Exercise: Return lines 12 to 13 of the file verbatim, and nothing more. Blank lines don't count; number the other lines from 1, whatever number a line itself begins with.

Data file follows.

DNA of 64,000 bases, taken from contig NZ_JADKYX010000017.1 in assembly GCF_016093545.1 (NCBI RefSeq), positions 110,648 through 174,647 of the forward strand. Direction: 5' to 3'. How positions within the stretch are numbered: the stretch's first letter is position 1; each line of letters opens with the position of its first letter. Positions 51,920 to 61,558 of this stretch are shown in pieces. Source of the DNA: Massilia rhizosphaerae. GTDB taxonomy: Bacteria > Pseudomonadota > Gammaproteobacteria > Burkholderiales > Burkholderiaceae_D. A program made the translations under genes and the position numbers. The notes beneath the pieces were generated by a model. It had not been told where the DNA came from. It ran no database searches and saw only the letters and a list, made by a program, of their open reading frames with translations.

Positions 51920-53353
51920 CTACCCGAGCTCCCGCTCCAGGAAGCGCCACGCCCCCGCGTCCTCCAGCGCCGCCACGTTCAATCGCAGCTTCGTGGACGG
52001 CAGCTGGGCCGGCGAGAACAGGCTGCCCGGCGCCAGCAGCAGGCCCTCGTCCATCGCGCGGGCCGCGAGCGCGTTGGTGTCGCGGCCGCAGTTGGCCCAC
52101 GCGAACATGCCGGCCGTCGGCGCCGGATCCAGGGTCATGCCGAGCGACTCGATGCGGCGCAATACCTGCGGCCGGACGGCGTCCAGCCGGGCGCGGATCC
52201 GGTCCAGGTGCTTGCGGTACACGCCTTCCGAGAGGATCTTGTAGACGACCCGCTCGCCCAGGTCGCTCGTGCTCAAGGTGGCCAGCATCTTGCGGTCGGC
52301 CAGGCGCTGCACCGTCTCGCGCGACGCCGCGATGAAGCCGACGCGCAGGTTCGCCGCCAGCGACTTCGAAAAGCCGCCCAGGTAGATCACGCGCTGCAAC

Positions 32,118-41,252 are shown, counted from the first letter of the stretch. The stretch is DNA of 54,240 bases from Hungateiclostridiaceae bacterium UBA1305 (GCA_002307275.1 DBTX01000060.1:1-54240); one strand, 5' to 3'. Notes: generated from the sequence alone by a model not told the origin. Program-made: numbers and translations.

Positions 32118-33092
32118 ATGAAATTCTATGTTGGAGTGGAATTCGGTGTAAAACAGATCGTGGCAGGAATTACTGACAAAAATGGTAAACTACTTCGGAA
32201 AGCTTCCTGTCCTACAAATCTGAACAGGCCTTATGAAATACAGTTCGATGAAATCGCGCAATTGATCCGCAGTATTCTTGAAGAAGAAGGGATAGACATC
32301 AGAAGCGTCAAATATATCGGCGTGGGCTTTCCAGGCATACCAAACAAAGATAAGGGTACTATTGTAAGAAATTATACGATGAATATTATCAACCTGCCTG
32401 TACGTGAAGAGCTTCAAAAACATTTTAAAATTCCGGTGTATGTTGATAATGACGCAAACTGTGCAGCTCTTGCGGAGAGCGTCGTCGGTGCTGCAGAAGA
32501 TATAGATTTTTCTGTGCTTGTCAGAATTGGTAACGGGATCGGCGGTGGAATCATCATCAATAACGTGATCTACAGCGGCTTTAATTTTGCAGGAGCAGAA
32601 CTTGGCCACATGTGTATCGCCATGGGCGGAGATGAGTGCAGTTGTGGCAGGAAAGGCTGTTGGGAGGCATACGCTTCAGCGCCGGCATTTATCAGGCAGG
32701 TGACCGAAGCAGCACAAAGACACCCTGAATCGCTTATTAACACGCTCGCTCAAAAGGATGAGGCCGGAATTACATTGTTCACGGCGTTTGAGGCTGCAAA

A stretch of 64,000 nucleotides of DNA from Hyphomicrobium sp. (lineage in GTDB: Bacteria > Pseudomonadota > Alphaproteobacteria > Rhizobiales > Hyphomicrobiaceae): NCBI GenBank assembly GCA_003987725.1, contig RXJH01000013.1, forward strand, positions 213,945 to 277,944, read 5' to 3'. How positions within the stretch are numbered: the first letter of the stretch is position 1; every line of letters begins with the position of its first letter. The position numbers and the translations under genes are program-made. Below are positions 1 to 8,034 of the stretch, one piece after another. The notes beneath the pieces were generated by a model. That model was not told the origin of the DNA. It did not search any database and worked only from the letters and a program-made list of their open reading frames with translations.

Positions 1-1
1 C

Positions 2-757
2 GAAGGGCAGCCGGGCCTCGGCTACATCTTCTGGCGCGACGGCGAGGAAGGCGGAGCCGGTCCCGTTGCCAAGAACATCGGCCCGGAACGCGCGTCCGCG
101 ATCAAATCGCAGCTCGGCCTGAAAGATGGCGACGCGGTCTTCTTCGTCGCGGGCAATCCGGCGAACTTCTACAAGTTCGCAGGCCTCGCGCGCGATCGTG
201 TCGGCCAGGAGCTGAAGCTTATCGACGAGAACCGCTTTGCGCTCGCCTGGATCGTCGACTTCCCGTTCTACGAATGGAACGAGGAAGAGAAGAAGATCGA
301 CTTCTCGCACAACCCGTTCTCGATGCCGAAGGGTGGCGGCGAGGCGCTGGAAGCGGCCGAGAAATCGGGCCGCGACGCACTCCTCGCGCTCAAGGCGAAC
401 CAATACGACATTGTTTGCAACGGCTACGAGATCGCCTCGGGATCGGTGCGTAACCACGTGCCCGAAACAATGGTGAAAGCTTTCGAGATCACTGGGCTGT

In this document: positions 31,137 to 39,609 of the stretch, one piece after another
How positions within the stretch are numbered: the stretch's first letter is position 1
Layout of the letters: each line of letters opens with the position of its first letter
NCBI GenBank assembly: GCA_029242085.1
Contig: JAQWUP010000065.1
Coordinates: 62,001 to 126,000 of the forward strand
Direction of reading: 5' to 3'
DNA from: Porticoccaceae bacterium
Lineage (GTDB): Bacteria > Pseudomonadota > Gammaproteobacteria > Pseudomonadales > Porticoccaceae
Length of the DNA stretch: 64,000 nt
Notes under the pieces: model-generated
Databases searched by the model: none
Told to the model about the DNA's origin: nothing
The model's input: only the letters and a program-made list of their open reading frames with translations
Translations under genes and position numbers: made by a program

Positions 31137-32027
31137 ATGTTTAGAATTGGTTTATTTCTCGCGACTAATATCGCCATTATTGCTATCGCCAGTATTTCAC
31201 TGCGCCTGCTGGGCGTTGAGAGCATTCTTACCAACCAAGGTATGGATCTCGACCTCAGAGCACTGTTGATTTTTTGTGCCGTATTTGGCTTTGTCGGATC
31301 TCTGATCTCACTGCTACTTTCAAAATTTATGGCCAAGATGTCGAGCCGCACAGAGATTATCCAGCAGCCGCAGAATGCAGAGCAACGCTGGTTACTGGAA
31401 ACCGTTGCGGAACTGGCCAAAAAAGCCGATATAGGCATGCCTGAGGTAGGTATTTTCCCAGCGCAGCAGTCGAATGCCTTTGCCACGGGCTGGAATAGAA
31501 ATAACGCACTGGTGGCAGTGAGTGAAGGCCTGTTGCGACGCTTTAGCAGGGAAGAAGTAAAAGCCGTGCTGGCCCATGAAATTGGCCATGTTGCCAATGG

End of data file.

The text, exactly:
32301 AGAAGCGTCAAATATATCGGCGTGGGCTTTCCAGGCATACCAAACAAAGATAAGGGTACTATTGTAAGAAATTATACGATGAATATTATCAACCTGCCTG
32401 TACGTGAAGAGCTTCAAAAACATTTTAAAATTCCGGTGTATGTTGATAATGACGCAAACTGTGCAGCTCTTGCGGAGAGCGTCGTCGGTGCTGCAGAAGA